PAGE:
In the fast lane: Tony D’Souza’s Thought for the week

‘It gives me a chance to deepen my spiritual life.’

'We are in the season called Lent. Traditionally, this is when Christians fast for forty days, in preparation for Easter.' | Photo: by Thought Catalog on Unsplash

We are in the season called Lent. Traditionally, this is when Christians fast for forty days, in preparation for Easter. This year, I am rediscovering my roots in that tradition. I am not going to cover myself with sackcloth and ashes, but I have decided to go without certain luxuries (my waistband and the bathroom scales have been crying out for this, too).

But what does Lent mean? The season begins with a carnival, which helps explains it. Carnival is the excess (and in some countries wild and colourful abandon) before Lent begins. Everyone gets a chance to let their hair down and indulge themselves. In Europe, Shrove Tuesday was a day to make pancakes, using up eggs and butter. Emptying the larder of meat, eggs and fat meant overeating, which is why Shrove Tuesday is called Mardi Gras or Fat Tuesday.

The word ‘carnival’ is said to come from the Latin carne vale meaning ‘goodbye to meat’. This sums up the festival for me. It comes around once a year and has a formal structure. It gives me a chance to deepen my spiritual life.

There are three elements. Firstly, there is almsgiving. This helps loosen the grip of materialism on our souls. It can also be about offering simple acts of kindness, which help us understand that we are not alone in the world. When we give to others, we are reminded that we are part of the world, not apart from it. As John Donne said, ‘Any man’s death diminishes me, for I am involved in mankind.’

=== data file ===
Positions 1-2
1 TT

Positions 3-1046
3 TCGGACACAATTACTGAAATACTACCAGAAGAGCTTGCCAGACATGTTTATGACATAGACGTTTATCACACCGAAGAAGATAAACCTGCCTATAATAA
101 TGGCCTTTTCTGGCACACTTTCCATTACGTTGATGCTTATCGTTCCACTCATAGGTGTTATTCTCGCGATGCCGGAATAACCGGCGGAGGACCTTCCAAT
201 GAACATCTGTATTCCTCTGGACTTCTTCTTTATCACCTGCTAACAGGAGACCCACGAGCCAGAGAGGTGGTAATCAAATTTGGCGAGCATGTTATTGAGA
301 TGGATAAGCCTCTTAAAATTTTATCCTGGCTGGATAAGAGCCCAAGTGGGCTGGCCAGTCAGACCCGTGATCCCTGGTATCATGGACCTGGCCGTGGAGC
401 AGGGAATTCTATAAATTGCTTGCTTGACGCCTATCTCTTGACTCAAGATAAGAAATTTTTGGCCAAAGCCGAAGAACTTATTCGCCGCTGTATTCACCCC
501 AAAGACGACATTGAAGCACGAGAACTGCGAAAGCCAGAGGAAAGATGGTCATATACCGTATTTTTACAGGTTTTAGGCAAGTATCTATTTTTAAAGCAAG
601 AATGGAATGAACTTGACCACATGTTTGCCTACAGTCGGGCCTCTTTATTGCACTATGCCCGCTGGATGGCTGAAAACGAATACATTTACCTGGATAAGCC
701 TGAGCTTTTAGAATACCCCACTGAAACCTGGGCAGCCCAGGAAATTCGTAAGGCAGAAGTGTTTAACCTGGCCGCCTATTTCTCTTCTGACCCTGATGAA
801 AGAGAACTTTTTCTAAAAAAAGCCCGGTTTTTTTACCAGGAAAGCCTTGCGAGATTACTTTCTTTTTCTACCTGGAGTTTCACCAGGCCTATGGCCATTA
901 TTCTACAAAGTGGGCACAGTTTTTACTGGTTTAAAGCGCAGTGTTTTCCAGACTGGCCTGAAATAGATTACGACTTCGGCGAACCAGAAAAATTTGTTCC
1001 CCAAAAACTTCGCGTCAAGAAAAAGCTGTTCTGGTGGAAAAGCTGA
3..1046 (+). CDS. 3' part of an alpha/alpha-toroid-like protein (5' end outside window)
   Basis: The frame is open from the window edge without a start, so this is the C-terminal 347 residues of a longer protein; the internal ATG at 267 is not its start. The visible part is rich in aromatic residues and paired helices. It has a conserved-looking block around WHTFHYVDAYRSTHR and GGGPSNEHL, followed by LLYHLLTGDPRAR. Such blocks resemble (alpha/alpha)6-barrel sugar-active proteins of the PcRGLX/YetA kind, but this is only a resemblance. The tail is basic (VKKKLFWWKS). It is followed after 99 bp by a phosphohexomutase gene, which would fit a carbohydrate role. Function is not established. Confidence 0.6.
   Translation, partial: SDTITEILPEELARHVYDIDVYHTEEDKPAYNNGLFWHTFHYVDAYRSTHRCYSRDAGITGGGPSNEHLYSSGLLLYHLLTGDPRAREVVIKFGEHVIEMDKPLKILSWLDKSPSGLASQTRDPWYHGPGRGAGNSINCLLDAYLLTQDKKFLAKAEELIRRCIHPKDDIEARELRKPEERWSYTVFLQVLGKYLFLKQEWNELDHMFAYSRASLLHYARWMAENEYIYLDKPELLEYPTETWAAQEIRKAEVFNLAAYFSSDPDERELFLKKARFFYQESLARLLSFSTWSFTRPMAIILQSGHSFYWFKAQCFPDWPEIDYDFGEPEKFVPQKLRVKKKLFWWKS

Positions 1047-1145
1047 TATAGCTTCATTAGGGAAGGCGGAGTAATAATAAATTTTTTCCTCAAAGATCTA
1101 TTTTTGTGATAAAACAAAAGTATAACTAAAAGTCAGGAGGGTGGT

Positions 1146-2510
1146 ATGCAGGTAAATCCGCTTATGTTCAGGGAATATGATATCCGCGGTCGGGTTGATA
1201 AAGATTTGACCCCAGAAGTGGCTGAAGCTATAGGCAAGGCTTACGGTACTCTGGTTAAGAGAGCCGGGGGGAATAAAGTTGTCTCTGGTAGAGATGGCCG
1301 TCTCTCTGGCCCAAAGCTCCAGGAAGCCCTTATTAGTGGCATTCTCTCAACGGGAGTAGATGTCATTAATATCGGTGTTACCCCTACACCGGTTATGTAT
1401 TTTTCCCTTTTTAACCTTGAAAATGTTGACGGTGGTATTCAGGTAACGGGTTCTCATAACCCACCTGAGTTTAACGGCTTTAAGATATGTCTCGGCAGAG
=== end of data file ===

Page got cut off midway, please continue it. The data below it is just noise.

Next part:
Secondly, there is abstinence, which means choosing to go without something. My family is vegetarian, so it’s not that hard for me to go without meat. But I have recently learned more about modern industrial farming practices and this has made it easier. During Lent, I will try harder.

Lastly, there is fasting, which does not mean eating no food, but eating less than normal. If ever there was a spiritual discipline tailored for me, fasting is it. I love every aspect of food: thinking about it, shopping for it, and preparing it. Fasting is wonderful because it gives me a break from this, and there are hidden depths to it, too. When we say ‘goodbye to meat’ the spirit becomes stronger. I’ll finish with what the Persian poet Rumi says about it:

There’s hidden sweetness in the stomach’s emptiness.
We are lutes, no more, no less. If the soundbox
is stuffed full of anything, no music.
If the brain and belly are burning clean
with fasting, every moment a new song comes out of the fire.
The fog clears, and new energy makes you
run up the steps in front of you.

When you fast, good habits gather like friends.
Fasting is Solomon’s ring. Don’t give it
to some illusion and lose your power,
but even if you have, if you’ve lost all will and control,
they come back when you fast[…]
A table descends to your tents, spread with other food,
better than the broth of cabbages.

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